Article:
Since 2010, Khosla has been engaged in a legal dispute surrounding public access to Martin's Beach, several miles south of Half Moon Bay, California, where he owns adjacent land.[22][23][24] His attempts to close the beach by erecting a gate with armed guards at the road entrance and painting over the welcome sign that existed prior to his ownership of the property has been the subject of legal challenges, popular resentment, and extensive press coverage.[25] Khosla won an early judgment in the California courts that determined he has a right to control the beach via the Mexican land rights guaranteed by the Treaty of Guadalupe Hidalgo.[26] However, his ability to restrict access was also challenged in a suit brought by the Surfrider Foundation.[27][28] Khosla ultimately lost that suit, and San Mateo Superior Court ordered that he could not restrict public access to the beach without first obtaining a permit from the California Coastal Commission.[29] In October 2014, Governor Jerry Brown signed legislation to re-open the beach to the public.[30]

Martin's Beach was previously a popular family beach and surf spot before Khosla purchased the property adjacent to the beach and blocked access.[31] The previous owners of the land had allowed the public to park vehicles at the beach for a fee, but the beach remained free to walk down to. Khosla won a victory in May 2014, when Judge Gerald Buchwald issued a ruling which concluded that Martin's Beach LLC 1 and 2, the formal owners of Martin's Beach, can block public access to the beach due to an exemption granted by the treaty, which ended the Mexican-American war. The judge concluded that Khosla's property is not subject to aspects of the California Constitution because it was originally a rancho that predated the State.[32] The Surfrider Foundation filed a second lawsuit against Khosla for violations of the California Coastal Act.[33] Khosla lost the second suit and Judge Barbara Mallach issued her final order for Khosla to open the gate.[34] Former Congressman Pete McCloskey said about the land closure, "To put a rope across the road and say, 'The hell with you' — I'd call it the arrogance of great wealth."[35][36][37]

Khosla told the state that he would sell a small slice of his property to enable members of the public to gain access to the beach again. The offer was for $30 million, almost as much as Khosla spent on the property ($32 million)[38][39][40][41] but less than the annual budget of the Coastal Commission ($33 million).[42]

In August 2017, a Californian court of appeal ruled that Khosla must restore public access to Martins Beach.[43] The decision was widely seen as a major blow to Khosla and other billionaires who have sought to restrict access to previously public beaches in California.[44] The plaintiffs, Surfrider Foundation, stated that they expected Khosla to take the case all the way to the US Supreme Court.[45] In 2018 Khosla filed an appeal with the Supreme Court.[46] The New York Times noted: "If (Khosla) wins, he could reshape the laws that govern 1,100 miles of (California) shore. And if he loses, all he would be forced to do is apply for a permit to change the hours of operation on a single gate."[47] In October 2018, the Supreme Court announced that they would not hear the appeal of the California appeals court decision.[48]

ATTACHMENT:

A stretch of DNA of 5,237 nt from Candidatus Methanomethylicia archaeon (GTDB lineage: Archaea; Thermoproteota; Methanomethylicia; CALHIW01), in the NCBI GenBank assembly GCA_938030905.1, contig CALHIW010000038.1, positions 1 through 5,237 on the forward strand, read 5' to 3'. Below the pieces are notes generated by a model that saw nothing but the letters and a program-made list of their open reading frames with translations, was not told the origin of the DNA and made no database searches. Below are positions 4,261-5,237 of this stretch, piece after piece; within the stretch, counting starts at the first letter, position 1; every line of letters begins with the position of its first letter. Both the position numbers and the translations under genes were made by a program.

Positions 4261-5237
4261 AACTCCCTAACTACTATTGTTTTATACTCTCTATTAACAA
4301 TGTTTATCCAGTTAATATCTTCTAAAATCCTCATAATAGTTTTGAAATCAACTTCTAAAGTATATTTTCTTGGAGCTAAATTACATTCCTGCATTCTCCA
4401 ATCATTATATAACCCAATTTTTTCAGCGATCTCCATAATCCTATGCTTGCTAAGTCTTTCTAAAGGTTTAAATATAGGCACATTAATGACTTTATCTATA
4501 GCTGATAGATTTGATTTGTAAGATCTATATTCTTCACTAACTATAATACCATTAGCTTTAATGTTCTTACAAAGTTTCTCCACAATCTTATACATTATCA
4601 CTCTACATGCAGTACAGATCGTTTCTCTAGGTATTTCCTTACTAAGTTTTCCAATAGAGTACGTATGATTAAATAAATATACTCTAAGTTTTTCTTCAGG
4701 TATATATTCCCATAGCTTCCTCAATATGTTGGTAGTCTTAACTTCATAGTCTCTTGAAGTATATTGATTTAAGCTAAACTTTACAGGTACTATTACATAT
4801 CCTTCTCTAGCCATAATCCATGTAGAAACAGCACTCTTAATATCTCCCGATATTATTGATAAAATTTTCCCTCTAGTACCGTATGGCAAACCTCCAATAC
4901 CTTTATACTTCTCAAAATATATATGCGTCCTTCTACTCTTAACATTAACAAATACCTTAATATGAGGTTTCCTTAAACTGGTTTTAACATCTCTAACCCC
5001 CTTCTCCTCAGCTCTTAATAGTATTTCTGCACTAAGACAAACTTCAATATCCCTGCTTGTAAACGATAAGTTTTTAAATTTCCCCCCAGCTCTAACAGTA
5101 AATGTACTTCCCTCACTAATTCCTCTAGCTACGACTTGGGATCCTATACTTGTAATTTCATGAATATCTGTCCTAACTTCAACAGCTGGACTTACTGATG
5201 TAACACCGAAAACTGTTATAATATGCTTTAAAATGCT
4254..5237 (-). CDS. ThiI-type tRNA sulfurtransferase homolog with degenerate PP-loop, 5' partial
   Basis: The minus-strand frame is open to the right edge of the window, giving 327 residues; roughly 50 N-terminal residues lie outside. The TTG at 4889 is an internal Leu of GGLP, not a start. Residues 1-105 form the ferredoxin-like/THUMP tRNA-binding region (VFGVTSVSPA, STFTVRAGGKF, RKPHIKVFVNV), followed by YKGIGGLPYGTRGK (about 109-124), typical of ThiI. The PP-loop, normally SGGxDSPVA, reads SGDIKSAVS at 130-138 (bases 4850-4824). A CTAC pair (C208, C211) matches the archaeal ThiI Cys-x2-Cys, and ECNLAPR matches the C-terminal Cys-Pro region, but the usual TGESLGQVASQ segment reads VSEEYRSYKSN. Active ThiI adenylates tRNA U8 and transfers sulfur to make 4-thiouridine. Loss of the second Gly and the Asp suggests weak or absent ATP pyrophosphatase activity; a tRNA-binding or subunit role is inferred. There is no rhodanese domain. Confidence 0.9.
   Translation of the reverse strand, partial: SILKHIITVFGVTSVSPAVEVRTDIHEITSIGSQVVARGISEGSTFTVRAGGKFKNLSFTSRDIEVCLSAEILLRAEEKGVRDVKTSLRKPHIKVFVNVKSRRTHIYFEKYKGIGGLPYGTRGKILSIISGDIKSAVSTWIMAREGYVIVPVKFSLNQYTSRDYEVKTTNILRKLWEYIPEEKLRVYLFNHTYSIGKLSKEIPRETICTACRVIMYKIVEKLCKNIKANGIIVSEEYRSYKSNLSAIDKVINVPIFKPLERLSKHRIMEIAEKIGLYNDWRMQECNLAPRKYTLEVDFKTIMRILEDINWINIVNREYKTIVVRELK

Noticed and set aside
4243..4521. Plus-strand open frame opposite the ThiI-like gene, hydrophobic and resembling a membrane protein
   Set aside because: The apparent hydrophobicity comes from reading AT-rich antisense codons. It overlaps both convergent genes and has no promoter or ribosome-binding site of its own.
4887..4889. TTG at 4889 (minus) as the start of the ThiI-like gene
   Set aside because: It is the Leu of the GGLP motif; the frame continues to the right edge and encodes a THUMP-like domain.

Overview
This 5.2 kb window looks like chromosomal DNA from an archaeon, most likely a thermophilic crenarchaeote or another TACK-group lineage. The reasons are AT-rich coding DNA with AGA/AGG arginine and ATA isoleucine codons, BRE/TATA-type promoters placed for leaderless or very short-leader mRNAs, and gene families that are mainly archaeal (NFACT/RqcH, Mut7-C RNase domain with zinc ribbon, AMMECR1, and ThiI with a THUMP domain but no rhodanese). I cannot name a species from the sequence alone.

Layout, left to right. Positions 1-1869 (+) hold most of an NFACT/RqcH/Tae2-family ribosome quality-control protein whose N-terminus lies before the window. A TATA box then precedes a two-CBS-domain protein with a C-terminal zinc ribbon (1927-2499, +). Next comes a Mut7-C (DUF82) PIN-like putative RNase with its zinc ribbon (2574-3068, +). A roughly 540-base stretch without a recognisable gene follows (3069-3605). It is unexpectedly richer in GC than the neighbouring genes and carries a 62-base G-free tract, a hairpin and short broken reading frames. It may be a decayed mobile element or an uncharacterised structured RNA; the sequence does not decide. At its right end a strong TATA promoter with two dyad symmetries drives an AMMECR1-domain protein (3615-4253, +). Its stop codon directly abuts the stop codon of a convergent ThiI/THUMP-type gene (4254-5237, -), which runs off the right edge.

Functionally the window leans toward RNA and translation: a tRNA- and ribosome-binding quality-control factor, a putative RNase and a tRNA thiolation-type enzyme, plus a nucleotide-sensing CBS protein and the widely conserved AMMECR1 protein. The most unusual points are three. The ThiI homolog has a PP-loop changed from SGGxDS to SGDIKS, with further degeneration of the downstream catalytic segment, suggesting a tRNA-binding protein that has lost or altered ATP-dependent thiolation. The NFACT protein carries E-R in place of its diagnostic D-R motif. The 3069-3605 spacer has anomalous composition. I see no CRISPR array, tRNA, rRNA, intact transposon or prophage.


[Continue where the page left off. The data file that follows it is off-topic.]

In November 2018, a San Mateo County court found that the prior owners of the property had not intended for access to Martins Beach to be public. In January 2020, the California Coastal Commission sued Khosla, alleging he is in violation of the California Coastal Act of 1976.[49]

Additional disputes[]

In addition to the Martin's beach dispute, another dispute with Russian inventor Vladimir Poponin, is documented in Martti Vallila’s book Bannana in the Legal Gulag; Exposing Trickery and Manipulation ; Legal briefs filed on Khosla’s behalf reveal behavior in conflict with his public persona.[50]

Personal life[]

He is married to Neeru Khosla, his childhood girlfriend.[51][52] They have four children.[53][54]

See also[]


  1. ^ "Forbes profile: Vinod Khosla". Forbes. Retrieved 2 March 2020.
  2. ^ "Vinod Khosla, 4 other Indian Americans on Forbes US' richest list". Firstpost. 20 December 2014.
  3. ^ "Vinod Khosla Biography". Scribd. 29 October 2009. Retrieved 27 July 2014.
  4. ^ a b "Vinod Khosla". Computer History Museum. Retrieved 19 June 2017.
  5. ^ a b Bhide, Amar V. (14 December 1989), Vinod Khosla and Sun Microsystems (A), Harvard Business Publishing, archived from the original on 5 August 2014
  6. ^ Phillips, Stone (7 May 2006). "A simple solution to pain at the pump?". Dateline NBC. Retrieved 27 July 2014.
  7. ^ Mufson, Steven (28 November 2014). "Billionaire Vinod Khosla's big dreams for biofuels fail to catch fire". Washington Post. ISSN 0190-8286. Retrieved 19 October 2020.
  8. ^ Cadelago, Chris (24 August 2008). "Wikimedia pegs future on education, not profit". San Francisco Chronicle. Retrieved 27 July 2014.
  9. ^ "Vinod Khosla". Forbes. Retrieved 19 October 2020.
  10. ^ "Khosla Ventures: Our Team". Retrieved 27 July 2014.
  11. ^ "Brain scan: Betting on green". The Economist. 10 March 2011. Retrieved 27 July 2014.
  12. ^ Clark, Andrew (25 May 2010). "Tony Blair lands job with Silicon Valley's Khosla Ventures". The Guardian. Retrieved 11 August 2017.